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  • I caught only the last hour of this play taped for PBS. This play is well written and somewhat outdated but it displays the enormous, beautiful talent of Dame Rosemary Harris (She's not damed yet but she should be)she's beautiful and very talented. She's one of the great divas of the theatre overall. Then there is Eva LaGallienne who is one of the great acting divas of all time. Eva and Rosemary should have earned Emmys for their roles as mother and daughter. They were totally into characters. It's worth $30 to order it now. It wasn't until I recently read more about Eva LaGallienne who should have had more roles in her lifetime that brought her fame and happiness. She was respected for her caliber in the theater but it never transferred to film or television because of her sexual orientation. She never denied who she was attracted too and she should be remembered that the true passion of her life was truly the stage. That's how I will remember Eva's legacy is that the stage is where she belonged most.
  • Warning: Spoilers
    I know that's true because I happened to see the play produced on stage by the Oregon Shakespeare Festival in Ashland recently. It's no secret that this excellent family drama was suggested by the antics, tribulations and frantic life of the Barrymore clan of thespians. Lionel isn't included for some reason, but the rest of them are all there, agonising about not getting parts, planning an extensive tour even at advanced age, frantically escaping to Europe to avoid lawsuits, and planning to leave the stage to get married. One of them does, the youngest, but obviously regrets it later on. Another plans to marry, but at the end she obviously isn't going to.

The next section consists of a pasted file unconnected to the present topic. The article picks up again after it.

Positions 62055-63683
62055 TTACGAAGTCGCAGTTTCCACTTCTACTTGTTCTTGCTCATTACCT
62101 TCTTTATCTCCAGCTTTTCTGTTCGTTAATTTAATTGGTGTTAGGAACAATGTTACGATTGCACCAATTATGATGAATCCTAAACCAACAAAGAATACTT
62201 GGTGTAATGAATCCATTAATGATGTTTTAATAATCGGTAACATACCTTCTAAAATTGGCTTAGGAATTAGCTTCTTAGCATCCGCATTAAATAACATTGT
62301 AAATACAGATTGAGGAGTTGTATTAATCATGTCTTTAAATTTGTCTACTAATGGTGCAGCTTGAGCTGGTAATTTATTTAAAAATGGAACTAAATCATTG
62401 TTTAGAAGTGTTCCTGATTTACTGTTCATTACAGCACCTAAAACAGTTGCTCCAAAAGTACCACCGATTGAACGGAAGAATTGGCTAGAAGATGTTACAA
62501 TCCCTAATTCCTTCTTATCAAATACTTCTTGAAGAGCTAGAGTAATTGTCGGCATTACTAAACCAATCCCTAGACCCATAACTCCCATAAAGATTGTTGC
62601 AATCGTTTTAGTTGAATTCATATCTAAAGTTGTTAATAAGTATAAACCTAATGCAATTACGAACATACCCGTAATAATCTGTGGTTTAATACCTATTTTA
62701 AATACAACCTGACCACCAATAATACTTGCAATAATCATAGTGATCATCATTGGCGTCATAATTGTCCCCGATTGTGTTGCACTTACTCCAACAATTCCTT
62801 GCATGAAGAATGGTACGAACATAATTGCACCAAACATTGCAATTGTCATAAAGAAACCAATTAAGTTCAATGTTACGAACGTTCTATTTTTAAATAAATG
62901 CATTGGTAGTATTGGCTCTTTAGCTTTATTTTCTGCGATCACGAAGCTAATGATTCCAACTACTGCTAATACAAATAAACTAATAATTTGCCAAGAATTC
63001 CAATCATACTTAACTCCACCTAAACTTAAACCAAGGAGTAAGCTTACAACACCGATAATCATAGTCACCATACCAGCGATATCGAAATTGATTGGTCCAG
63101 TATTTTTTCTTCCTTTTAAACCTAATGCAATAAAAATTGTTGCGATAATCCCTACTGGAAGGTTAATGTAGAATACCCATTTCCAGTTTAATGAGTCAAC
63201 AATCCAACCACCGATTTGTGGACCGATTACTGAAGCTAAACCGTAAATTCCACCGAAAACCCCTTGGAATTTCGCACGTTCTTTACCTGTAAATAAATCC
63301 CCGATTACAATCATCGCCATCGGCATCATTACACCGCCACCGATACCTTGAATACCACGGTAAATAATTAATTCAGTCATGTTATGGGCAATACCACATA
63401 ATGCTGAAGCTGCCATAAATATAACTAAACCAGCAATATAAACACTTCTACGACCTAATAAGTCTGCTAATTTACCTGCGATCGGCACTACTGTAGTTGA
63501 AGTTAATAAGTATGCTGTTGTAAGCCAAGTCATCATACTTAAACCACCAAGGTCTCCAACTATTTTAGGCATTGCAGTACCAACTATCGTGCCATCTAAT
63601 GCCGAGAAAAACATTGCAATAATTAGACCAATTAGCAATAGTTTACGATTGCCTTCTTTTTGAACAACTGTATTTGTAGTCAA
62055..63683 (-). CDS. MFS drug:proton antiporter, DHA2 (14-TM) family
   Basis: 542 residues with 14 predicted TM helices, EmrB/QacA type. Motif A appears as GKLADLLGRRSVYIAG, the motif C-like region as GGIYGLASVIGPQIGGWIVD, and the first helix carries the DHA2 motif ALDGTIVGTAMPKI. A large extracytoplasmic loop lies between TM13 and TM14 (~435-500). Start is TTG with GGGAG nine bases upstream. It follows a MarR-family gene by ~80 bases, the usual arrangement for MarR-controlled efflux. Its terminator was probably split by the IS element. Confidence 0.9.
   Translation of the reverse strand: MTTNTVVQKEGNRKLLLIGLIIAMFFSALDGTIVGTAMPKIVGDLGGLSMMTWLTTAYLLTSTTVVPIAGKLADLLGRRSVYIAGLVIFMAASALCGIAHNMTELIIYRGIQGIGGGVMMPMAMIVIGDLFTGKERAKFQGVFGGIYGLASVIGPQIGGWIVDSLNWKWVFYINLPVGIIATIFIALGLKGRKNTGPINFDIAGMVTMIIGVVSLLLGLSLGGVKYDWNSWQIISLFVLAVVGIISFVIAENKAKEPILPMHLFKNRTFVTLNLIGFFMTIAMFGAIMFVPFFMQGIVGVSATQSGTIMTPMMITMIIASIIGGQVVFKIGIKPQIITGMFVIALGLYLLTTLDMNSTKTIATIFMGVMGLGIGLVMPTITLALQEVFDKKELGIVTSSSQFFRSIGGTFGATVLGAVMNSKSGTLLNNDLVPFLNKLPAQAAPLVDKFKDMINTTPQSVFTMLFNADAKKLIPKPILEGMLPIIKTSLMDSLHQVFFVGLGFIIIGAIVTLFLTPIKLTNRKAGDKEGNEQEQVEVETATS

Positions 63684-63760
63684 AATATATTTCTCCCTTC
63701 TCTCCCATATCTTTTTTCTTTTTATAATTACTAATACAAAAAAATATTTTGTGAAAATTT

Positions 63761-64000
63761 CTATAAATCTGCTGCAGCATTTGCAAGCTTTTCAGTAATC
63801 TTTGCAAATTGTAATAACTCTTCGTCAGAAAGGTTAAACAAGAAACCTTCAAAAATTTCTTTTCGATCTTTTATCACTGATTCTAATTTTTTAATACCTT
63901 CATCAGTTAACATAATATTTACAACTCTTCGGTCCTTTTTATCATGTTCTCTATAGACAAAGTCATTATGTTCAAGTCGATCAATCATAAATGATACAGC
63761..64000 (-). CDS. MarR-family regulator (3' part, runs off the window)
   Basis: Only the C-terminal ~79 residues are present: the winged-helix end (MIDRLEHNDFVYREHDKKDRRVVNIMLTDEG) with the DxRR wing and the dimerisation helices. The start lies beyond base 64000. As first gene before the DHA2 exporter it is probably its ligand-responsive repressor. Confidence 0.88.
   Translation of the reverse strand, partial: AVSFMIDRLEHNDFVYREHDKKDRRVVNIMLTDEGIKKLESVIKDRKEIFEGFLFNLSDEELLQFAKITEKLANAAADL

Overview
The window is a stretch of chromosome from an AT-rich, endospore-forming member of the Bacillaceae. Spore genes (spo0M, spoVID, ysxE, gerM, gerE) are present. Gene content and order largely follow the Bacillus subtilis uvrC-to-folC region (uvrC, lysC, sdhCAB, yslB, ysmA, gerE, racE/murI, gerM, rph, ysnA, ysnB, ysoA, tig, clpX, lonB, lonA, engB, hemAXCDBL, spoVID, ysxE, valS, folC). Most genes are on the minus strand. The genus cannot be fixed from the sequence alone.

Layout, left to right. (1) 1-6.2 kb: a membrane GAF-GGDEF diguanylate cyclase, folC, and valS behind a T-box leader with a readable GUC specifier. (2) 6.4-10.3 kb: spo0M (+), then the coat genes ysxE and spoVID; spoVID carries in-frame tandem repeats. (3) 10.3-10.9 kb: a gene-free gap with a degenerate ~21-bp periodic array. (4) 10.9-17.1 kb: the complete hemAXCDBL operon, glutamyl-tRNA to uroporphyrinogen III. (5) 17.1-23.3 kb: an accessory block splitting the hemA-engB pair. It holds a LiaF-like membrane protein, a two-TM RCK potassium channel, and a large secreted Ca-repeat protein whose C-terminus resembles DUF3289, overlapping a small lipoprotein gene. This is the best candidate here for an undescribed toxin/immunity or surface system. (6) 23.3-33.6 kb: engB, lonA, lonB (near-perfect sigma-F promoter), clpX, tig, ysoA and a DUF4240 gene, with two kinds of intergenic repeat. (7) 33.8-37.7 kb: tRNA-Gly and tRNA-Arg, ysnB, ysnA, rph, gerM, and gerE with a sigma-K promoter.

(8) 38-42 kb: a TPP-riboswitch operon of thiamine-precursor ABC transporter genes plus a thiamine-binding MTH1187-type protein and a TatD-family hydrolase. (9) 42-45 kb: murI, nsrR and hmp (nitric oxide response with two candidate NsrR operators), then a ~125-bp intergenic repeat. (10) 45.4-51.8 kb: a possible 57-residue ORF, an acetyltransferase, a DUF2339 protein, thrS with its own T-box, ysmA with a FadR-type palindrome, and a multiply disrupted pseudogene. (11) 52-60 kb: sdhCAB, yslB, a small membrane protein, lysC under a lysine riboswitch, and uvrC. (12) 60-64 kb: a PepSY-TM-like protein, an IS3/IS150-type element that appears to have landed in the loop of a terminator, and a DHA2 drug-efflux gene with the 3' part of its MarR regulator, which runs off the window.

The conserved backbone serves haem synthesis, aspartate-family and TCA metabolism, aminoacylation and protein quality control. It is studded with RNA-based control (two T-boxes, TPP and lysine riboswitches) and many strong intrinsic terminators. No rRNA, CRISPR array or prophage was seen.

The principal people we see beyond in-laws and such are the matriarch played by Eva LeGallienne, "Julie", who presumably represents Ethel Barrymore, played exquisitely by Rosemary Harris, and the daughter of "Julie", limned rather petulantly by Mary Layne. Rosemary doesn't much resemble Ethel, but when we come to "Tony" we get a surprise. He looks one heck of a lot like John Barrymore, and acts like him, too. Pay attention to the scene near the end when "Julie" realises the big business tycoon she plans to marry is a shallow nincompoop aside from business. That settles it, she stays in the theatre. Don't worry that this looks like a filmed play. That's what it is. The set used in the Ashland production looks almost exactly like the one in this made-for-TV filming. It's a lot of fun.